Far removed from the bright lights of Manhattan where Jeremy Lin lit up the world just three short years ago, his epic story continues in near obscurity. Lin, briefly the hottest global brand of them all, now toils for the Los Angeles Lakers, buried on the bench of an awful team, playing out his gargantuan contract under terrible circumstances, awaiting the next chapter of his remarkable and unique career. He is a polarizing figure, defended by his legions of fans, and vilified by his vociferous detractors. And because of that, the assessment of his actual contributions is more emotionally driven than fact-based, and thus badly misunderstood.
Linsanity was indeed a global phenomenon, as Lin took an undermanned and under-talented Knick team, at the time missing injured stars Carmelo Anthony and A’mare Stoudemire, instantly to unbeatable status, winning 8 of 9 games as soon as Lin entered the lineup. They had won a mere 8 out of 21 prior to that point, despite the presence of those stars. Lin was a sensation, scoring more points in his first five NBA starts – 136 – than anyone in over 30 years (Michael Jordan, by comparison, scored “only” 116). On that fateful night of February 4, 2012, Lin came off the bench to lead the Knicks to a 99-92 win, scoring 25 points with 7 assists. Named a starter, he proceeded to score 28, 23, 38, 20, 27, 10, 26, 28, 21 and 17 before the Miami Heat slowed him down by devoting practically their entire defense to stopping him. In the midst of this run he landed on more magazine covers than any given U.S. President or supermodel, including two straight cover appearances on Sports Illustrated. He was an overwhelming story, the near second coming of Beatlemania itself, filled with unlikely angles, including his Asian-American roots, his collegiate career at that noted hoops hotbed, Harvard University, his D-League pedigree, and the “average human” clincher: I’m-sleeping-on-Landry-Fields’-couch-and-just-about-to-get-cut-again-therefore-on-the-brink-of-never-being-heard-from-again.
And yet, even the period known as “Linsanity” is widely misunderstood. Most of Lin’s detractors in the blogosphere are dismissive of Lin’s “two weeks” or “9 games” of glory. It is certainly true that Lin’s 9-game stretch represented the peak of Linsanity, and that the Knicks' fortunes cooled thereafter. Many think it “ended” with the Heat shutdown in the 12th game of the run.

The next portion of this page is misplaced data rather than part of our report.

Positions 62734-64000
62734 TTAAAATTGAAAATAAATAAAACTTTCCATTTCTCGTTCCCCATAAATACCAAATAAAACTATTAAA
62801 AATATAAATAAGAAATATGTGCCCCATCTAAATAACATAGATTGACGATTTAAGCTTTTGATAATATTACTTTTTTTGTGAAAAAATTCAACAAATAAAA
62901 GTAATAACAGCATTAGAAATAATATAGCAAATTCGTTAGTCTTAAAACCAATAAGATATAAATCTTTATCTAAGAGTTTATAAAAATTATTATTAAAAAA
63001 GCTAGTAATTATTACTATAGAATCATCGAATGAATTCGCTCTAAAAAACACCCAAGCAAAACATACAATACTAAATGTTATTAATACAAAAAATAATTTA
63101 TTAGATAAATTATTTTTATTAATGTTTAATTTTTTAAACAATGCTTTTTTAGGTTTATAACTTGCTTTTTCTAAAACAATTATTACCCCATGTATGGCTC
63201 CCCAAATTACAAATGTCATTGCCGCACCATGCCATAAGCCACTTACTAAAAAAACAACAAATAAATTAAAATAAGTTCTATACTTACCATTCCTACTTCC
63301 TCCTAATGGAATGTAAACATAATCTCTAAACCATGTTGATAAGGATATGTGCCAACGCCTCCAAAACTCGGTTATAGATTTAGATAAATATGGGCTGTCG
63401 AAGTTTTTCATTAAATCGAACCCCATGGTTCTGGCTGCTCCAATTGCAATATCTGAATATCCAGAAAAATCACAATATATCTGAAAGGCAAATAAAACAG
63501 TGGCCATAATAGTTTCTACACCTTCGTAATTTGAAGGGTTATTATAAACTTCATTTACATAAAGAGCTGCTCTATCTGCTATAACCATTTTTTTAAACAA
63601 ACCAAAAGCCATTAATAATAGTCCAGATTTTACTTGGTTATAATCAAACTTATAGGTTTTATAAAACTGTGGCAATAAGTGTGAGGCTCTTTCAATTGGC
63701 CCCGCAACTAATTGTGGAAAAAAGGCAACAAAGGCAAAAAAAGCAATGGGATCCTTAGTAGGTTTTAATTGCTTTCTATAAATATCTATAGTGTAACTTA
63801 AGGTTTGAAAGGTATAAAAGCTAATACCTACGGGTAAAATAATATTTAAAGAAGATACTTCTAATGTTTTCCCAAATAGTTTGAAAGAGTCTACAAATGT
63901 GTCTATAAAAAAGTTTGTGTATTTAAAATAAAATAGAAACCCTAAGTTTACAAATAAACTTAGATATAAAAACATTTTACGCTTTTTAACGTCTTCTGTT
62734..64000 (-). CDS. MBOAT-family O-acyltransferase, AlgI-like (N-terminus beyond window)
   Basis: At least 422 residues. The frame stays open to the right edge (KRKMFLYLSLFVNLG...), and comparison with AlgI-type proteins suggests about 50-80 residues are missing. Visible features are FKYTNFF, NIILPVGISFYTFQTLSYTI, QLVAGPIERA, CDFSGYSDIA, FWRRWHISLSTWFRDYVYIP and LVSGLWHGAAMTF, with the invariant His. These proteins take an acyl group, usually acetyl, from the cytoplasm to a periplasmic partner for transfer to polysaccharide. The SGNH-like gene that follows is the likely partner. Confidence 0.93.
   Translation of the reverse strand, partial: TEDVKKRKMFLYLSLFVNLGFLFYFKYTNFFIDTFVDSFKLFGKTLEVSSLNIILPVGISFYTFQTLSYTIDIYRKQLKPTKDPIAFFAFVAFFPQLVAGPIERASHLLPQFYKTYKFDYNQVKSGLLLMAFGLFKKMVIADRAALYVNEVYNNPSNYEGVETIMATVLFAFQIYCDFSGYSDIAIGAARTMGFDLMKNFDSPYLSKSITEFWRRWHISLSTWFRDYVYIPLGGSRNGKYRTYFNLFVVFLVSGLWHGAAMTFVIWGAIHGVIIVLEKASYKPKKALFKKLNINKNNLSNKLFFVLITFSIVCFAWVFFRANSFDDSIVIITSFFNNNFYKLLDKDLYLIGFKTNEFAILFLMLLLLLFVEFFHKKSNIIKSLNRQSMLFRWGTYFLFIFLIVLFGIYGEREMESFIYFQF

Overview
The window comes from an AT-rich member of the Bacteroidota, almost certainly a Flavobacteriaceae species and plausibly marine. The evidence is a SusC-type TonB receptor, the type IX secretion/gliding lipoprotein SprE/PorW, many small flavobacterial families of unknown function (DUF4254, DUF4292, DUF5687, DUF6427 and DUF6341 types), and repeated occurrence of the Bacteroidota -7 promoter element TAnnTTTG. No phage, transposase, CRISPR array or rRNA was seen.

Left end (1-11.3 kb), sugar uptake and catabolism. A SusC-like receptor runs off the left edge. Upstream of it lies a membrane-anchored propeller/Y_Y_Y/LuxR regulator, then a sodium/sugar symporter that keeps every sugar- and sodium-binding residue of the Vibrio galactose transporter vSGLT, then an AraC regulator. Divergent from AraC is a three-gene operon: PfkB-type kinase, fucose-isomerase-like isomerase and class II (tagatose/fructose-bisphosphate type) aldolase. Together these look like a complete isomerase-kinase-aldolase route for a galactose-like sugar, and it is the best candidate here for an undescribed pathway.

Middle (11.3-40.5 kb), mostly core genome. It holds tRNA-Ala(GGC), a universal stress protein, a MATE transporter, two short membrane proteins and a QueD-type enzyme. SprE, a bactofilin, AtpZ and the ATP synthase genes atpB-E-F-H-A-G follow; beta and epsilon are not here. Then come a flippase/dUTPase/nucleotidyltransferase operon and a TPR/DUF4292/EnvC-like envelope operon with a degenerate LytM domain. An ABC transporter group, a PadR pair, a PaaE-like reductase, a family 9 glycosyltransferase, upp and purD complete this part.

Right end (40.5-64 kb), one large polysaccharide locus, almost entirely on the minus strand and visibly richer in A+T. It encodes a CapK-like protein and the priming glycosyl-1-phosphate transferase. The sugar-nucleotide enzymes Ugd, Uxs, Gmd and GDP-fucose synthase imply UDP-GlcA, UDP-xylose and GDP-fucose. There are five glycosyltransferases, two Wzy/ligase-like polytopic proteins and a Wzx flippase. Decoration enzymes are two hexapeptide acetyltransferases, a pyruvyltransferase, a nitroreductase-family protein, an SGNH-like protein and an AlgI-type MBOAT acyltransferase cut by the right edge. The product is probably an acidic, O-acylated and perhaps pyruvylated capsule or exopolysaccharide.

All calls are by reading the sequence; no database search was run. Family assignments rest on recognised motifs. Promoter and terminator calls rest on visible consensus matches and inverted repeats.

But the facts are, the Knicks slump coincided with Anthony’s return, right before that Miami game. While Lin’s hands were no longer on the ball as often, as Anthony reclaimed his star’s prerogative for the ball, Lin excelled nonetheless for the remainder of the season. While his production slipped from the 9-game stretch of 26.4 ppg, he compiled a very strong line of 15.0 ppg and 6.8 assists in the following 17 games, until an injury ended his season.
Thus the first of many misunderstandings about Lin. Lin’s play was no fluke. He managed an overall line over his 26-game Knick career in the spotlight – a third of an NBA season – with high productivity, 18.2 ppg, 45% shooting, and 7.7 assists per game. He was still a raw talent, as evidenced by his 3.8 turnovers per game average, but no fluke.
Further evidence of the “no fluke” theory is that the NBA is not like baseball. Baseball has a long history of minor league call-ups who set the world on fire for a few months and then flame out. Remember “Hurricane” Bob Hazle? Kevin Maas? Shane Spencer? But the NBA? Can you name another player who soared like Lin and settled to mediocrity without an injury playing a role? But if Lin was not a fluke, then what explains he lesser production since Linsanity? Why did he not at least settle into what might have been reasonably expected, a solid NBA starter if not a superstar or even an All-Star?
Lin, a free agent in the summer of 2012, then received a generous offer from the Houston Rockets, for $25 million over three years, including $15 million for the final year. The Knicks chose not to match it, with Carmelo Anthony himself leading the offense, as usual, publicly terming the contract “ridiculous.” The Rockets, an also ran in the powerful Western Conference, brought in Lin to be the centerpiece of their offense, and perhaps capitalize on a fan base that adored former Rockets center Yao Ming, the popular Chinese center. Lin’s marketing value was no doubt a part of the Rockets’ economic calculus.